On The Marrakech Express
Morocco is a land of wonder, from mysterious Casablanca to the marketplace of Jemaa el-Fnaa in Marrakesh, to the dunes of the high Sahara at Merzouga, the labyrinth of the Medina at Fes, the blue pearl of Chefchaouen, high in the Riff mountains, to exotic Tangier.
We did it all. We flew from Phoenix to Madrid and on to Tangier. From there, we took the Jet boat to Gibraltar because the Pillars of Hercules was a bucket list item. From Gibraltar, we flew to Casablanca and to Marrakech, where we spent several days in the Medina and visited the famous Jma al Fnaa, a market and gathering place that has been going nightly for over a thousand years.
Next, we rented a car and drove out of Marrakech over the high Atlas Mountains, where we picked up a stranded Arab motorist who had learned flawless English by listening to the BBC and drove him to Quazarzate, had tea and met his uncle Ali, carpet dealer extraordinaire:
On the way out of town that evening, we stopped for dinner at Restaurant Douyria. Uncle Ali must have called ahead because we were treated like royalty! We were ushered through a long, dimly lit bar, out the back, and upstairs to a private dining room, replete with silk brocade cushions, starched white linen tablecloths, candles, Oudh incense, the works. The space was empty except for a small group engaged in animated conversation in the far corner. We started chatting with them, and it turned out to be Amal Essaqr, a famous Moroccan TV personality with her producer and assistant. We found out that she has over 2 million followers on Instagram and bears a striking resemblance to Mata Hari. They were absolutely charming, and we exchanged stories and lies far into the night.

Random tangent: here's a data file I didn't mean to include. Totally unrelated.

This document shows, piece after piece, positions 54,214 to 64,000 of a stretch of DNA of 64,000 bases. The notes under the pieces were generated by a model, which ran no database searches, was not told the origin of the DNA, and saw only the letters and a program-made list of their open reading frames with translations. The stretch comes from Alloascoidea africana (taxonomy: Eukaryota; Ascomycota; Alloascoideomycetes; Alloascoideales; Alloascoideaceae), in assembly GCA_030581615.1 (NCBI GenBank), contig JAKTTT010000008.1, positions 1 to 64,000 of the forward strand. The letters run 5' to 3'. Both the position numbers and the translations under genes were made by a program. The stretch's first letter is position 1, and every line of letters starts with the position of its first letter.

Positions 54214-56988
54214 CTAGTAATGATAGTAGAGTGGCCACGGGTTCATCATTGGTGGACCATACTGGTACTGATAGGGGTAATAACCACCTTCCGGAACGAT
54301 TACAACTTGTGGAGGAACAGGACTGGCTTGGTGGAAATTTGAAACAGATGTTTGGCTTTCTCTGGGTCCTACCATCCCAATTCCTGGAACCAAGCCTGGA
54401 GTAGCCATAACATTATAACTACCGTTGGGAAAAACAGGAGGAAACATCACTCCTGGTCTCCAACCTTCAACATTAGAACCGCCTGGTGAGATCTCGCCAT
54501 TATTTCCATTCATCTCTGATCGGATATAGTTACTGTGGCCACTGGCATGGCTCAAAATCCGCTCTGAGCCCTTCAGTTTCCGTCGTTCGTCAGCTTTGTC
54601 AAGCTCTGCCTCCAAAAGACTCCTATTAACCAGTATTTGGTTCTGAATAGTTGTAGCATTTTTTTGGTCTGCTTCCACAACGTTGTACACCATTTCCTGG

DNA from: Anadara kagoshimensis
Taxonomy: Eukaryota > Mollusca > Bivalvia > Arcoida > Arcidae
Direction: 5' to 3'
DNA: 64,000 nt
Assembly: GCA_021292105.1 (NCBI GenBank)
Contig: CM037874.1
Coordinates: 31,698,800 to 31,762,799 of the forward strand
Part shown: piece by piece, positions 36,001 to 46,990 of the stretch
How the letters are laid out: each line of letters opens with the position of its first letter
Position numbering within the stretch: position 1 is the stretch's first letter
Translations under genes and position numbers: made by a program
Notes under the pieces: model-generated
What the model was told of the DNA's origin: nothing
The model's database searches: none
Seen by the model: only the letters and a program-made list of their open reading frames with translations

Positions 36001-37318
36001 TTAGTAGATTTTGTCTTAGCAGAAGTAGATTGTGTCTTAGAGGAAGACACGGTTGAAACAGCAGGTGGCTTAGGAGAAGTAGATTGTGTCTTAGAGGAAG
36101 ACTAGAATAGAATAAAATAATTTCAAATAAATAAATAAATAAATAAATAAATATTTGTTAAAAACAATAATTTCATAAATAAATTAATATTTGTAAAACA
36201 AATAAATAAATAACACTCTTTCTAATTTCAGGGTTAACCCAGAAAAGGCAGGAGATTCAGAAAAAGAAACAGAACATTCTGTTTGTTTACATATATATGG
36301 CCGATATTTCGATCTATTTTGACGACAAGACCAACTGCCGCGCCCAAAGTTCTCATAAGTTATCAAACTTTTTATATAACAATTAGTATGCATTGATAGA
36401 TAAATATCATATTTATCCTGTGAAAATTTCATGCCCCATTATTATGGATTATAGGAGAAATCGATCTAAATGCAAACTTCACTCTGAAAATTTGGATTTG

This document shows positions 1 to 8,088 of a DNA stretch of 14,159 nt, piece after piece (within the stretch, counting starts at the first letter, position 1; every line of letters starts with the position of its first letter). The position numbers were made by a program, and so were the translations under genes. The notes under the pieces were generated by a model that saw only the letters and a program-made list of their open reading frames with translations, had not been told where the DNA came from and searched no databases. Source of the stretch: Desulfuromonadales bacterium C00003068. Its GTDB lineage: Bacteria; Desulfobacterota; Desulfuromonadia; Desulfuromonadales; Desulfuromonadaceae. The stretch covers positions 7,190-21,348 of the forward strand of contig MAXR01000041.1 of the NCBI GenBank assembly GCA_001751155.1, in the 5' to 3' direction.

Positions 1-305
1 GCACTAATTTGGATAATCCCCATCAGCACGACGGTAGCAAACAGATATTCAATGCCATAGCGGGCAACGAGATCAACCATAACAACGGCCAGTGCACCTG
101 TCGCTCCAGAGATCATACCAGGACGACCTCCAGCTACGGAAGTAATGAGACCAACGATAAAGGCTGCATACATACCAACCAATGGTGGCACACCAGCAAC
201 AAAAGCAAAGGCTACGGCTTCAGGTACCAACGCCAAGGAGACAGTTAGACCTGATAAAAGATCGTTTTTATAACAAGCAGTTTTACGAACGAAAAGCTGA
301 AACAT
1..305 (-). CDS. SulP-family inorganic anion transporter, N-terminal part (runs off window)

We pushed on to Skoura, where we spent the night in the middle of the oasis of 10,000 acres of palm trees, pushing east the next day at sunrise to Merzouga and the high Sahara desert at Erg Chebbi, where we began our camelcade into the Sahara.
A Two Camel Caravan
We overnighted in the desert camp of Uncle Ali, enjoying the best tagine in all of Morocco, prepared by our Berber guide, and falling asleep under an inky black sky punctuated by a million blazing stars. The next day, we returned to Uncle Ali's desert outpost, where we said goodbye to our camels and the oasis crew and headed north through Erfoud, Errachidia, and on to Midelt, between the middle and high Atlas Mountains. After a brief overnight, we headed to the walled city of Fez, the second largest city in Morocco, a city of mosques and madrassas. It contains over 10,000 alleys, 400 mosques, and a culture dating from the late 700's.
|The Music Man – Fez
After a lovely stay in the ancient Medina, getting lost dozens of times, waking daily to the Adhan or call to prayer echoing across the rooftops of the Medina, we left Fez and made our way to Sky City, the Blue Pearl, Chefchaouen, high in the Riff mountains. On the way, I got a speeding ticket, photo radar, guilty as hell, paid on the spot, and we were on our way. I framed the ticket, it now hangs on the wall in my office.
In the Backstreets of Chefchaouen
In the Spanish diaspora of 1492, many Jews left Spain, crossing the Straight of Gibraltar and settling in Chefchaouen, in the foothills of the Riff mountains. Almost the entire city is painted in various shades of blue, giving it the moniker the Blue Pearl. We spent several days exploring this charming outpost, reluctantly heading back to Tangier, Madrid, and home.
Here's a link to images from the trip: https://www.patkofahl.com/Morocco/